Your accommodations sound interesting. First place of my own in ChiangMai (for a few days, anyway) was at the edge of the Anusarn night market. Seemed like a good idea — until I realized that the nature of the local commodities changed drastically as the bars began to empty. 8-o

  4. Glad you liked them. I need to write more about science traveling. And need to travel more. I feel like I’ve become a bit stagnant and feel the need to correct that.

    I would love to get back into that area. I had thought to include Laos; is it still ill-advised?

    Definitely write more about your experiences there. I would love to read it.

    • Technically, I was not in Laos during my original stay. At that time, there was only one official entry point into Laos from Thailand, and there were still problems with insurgents and mercenaries crossing the rather porous border. While most conflicts were in the south, opium trafficking was still common in the north (where I was). People (and goods) moved freely across the Mekong in that region (and to some extent, still do).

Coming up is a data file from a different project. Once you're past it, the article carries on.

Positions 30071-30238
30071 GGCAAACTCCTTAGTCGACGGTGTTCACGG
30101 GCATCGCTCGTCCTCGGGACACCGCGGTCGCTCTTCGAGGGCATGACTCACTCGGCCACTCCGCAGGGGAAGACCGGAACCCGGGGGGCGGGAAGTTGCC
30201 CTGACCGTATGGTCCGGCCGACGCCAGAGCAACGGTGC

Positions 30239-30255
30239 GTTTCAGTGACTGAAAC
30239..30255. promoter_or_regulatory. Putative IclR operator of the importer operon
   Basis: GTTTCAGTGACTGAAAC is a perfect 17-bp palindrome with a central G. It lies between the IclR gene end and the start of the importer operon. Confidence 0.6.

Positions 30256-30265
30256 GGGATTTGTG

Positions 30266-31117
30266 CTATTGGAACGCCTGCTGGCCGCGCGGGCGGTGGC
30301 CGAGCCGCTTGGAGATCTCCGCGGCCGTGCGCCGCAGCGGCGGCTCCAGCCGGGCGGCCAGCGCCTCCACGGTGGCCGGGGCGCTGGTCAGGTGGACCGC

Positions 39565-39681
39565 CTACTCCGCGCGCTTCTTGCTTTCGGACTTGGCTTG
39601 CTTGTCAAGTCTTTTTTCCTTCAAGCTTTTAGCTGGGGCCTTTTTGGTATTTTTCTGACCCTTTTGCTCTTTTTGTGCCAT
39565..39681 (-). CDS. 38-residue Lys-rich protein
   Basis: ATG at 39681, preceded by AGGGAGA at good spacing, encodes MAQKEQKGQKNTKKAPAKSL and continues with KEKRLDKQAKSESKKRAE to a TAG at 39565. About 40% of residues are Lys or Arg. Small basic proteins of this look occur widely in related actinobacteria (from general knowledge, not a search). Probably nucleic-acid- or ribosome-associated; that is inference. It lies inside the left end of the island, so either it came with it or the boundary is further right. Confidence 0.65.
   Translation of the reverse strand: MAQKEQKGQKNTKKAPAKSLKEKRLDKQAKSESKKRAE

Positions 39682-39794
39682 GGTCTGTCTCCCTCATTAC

I think Vientiane is no problem at all these days, but a US passport can be bit of a nuisance when entering Laos. Traveling the Mekong in Laos (very highly recommended), I would recommend accompaniment by a reliable Lao guide. I think you can get tours out from Vientiane to the Plain of Jars. Once you’re in the countryside (in some cases, just across from the Thai border), roads are not reliable. And the closer you get to Vietnam, the more the landscape includes bomb-craters as a regular geographic feature (seriously).